Corina Pedraza, 23, will never forget her first day as an elementary school teacher. As a history major, she had not even been a student teacher. And then she was hired the day before classes were to begin.
“I was placed in a 4th-, 5th- and 6th-grade class and a 4th-grade bilingual class, and I didn’t have a clue,” she now recalls with some humor. “It was horrendous.”
Pedraza received her bachelor’s degree in history from Northern Illinois University, but she always wanted to teach; so she obtained a state bilingual certificate. Jungman Elementary School in Pilsen welcomed her, assigning her to co-teach the mixed-grade class during regular hours and the 4th-grade bilingual class after school.
“It was a chaotic first week,” she says. “I had no idea how to make lesson plans, and I knew nothing about school policy or how to have a parent-teacher conference.”
But Anne Barry, a 26-year CPS veteran, is getting her and two other new Jungman teachers, Betsy Brown and Alma Valdes, through the year. Barry is one of 120 veterans chosen for a pilot mentoring program for new teachers in the Chicago public schools; 350 applied.
“The mentoring program is the best,” says Pedraza, who graduated from Seton Academy High School in South Holland and plans to get her standard teaching certificate. “My mentor had a lot of helpful tips. We got started right away on how to create lesson plans, how to assess students, how to evaluate yourself, how to go through the grading period and how to do parent-teacher conferences.”
Barry, 55, said she has always enjoyed helping new teachers and signed up when the system announced it was searching for mentors. She attended three training sessions at the beginning of the school year and received an extensive “Partnership for Professional Practice” guide book covering topics from parent-teacher conferences to offering constructive criticism. She receives a $1,500 stipend for the extra work.
“There’s no set time,” says Barry. “I try and see them once a week, and they know they can come by anytime. I like the flexibility.”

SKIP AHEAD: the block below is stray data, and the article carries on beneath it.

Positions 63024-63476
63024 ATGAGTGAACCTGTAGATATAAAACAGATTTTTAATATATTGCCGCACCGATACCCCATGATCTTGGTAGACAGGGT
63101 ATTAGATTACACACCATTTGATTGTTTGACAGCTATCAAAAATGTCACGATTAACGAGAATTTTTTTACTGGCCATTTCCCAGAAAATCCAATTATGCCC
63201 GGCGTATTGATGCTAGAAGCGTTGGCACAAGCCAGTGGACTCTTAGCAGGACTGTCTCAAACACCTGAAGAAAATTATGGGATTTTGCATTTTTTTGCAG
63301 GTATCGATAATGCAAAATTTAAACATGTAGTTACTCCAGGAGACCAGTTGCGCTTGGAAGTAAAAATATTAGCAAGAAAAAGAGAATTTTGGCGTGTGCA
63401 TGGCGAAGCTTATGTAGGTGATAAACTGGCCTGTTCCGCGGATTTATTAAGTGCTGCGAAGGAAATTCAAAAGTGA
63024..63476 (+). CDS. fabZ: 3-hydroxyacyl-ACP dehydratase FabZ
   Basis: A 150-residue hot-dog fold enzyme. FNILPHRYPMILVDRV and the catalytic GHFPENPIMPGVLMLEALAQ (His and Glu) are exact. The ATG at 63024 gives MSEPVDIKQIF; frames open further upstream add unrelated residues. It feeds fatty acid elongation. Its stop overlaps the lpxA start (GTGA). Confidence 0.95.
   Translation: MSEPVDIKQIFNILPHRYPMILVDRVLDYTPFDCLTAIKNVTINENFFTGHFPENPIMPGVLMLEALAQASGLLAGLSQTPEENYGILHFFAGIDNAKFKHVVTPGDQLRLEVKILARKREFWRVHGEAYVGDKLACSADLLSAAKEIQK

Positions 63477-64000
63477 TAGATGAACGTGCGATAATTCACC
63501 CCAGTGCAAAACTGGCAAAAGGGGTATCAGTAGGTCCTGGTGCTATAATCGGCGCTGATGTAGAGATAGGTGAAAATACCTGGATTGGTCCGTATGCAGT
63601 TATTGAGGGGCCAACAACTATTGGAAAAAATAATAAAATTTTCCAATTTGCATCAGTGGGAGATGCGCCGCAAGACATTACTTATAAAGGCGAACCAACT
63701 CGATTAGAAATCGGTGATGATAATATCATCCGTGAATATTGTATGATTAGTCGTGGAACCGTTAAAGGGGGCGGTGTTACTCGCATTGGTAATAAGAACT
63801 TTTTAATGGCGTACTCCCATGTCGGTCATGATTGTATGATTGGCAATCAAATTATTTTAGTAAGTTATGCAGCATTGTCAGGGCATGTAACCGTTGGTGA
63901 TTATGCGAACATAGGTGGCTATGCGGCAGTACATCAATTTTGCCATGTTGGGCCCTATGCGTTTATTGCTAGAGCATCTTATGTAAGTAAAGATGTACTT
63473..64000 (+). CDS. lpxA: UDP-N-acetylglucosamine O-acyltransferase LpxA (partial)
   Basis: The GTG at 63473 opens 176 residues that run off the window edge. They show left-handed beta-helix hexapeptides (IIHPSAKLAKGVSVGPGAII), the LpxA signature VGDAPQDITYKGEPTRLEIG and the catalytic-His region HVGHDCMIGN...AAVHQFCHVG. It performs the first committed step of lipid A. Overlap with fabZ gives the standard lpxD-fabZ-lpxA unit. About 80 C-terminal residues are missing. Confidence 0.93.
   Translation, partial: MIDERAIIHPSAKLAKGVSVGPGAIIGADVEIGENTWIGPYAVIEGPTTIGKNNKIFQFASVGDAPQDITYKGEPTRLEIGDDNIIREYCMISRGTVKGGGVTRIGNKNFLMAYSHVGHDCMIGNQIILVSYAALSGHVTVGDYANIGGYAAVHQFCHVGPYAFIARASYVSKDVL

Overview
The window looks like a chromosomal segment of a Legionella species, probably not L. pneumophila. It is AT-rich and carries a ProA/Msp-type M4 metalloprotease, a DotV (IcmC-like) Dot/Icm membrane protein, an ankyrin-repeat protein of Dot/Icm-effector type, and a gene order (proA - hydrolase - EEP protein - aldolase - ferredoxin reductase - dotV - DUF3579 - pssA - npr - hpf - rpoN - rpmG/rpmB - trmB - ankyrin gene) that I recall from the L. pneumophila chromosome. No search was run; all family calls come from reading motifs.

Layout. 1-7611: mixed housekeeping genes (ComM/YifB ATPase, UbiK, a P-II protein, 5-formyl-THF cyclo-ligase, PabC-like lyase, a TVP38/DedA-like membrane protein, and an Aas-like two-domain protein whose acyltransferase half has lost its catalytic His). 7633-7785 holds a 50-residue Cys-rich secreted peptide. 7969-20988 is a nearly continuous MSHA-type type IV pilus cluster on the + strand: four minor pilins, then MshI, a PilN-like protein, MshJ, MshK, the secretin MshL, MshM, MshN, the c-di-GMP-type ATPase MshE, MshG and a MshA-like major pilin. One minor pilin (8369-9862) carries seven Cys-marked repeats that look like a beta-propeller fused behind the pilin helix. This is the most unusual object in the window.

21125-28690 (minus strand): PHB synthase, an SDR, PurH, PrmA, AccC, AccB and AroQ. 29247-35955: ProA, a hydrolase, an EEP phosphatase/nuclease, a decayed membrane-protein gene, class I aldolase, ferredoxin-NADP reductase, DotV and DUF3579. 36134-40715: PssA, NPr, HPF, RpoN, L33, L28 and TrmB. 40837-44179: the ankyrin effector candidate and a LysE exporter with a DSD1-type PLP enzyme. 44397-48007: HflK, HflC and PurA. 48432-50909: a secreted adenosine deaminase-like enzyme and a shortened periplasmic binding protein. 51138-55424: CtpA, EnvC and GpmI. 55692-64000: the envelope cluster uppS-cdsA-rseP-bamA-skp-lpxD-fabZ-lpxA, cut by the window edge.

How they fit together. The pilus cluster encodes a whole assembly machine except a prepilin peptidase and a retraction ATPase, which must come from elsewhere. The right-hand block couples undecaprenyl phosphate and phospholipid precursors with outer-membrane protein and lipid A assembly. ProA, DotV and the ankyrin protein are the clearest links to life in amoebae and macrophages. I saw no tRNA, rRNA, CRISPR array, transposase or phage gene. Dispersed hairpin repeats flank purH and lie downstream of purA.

Mentors and their charges meet monthly to go over the guide book and share experiences. The sessions are facilitated by education professors at the University of Illinois at Chicago, which is overseeing the pilot.
“This is my second year teaching but my first in the Chicago public schools,” says Brown, 25, who received a bachelor’s degree in elementary education from the University of Iowa after graduating from Lyons Township High School in LaGrange. “I taught pre-school in Ideal Elementary School in Countryside. When I got to the city, everything was different. The building was larger, and the kids had uniforms.”
As a new teacher, she says, “You’re surrounded by people with a lot of experience who seem flawless. The program makes you feel like you’re not alone. We’re always guided; we’re not coming in and having a gab session.”
Valdes, 48, co-teaches 2nd grade, conducting lessons in Spanish for students who are not fluent in English. She attended Mexican Teachers College in Mexico City and taught 25 years in Mexico City. Here, she has a state bilingual certificate. “The mentor helped me learn about the Chicago school system,” she says. “But lesson plans and those things are pretty standard everywhere.”
Principal Fausto Lopez believes the program benefits the mentors, too. “Senior teachers can be role models for new teachers, and they can reflect on what they practice.”
He adds, though, that the program has an ironic disadvantage: “You get better trained teachers who leave. We have heavy competition with suburban schools that can pay better. But if they stay, you can get better-trained staff.”
Recruiting New Teachers, Inc, a non-profit organization, is holding its 6th National Pathways to Teaching Careers Conference in Chicago April 2-5 at the Chicago Renaissance Hotel. For more information, call (617) 489-6000 or visit the group’s web site: http://www. rnt.org.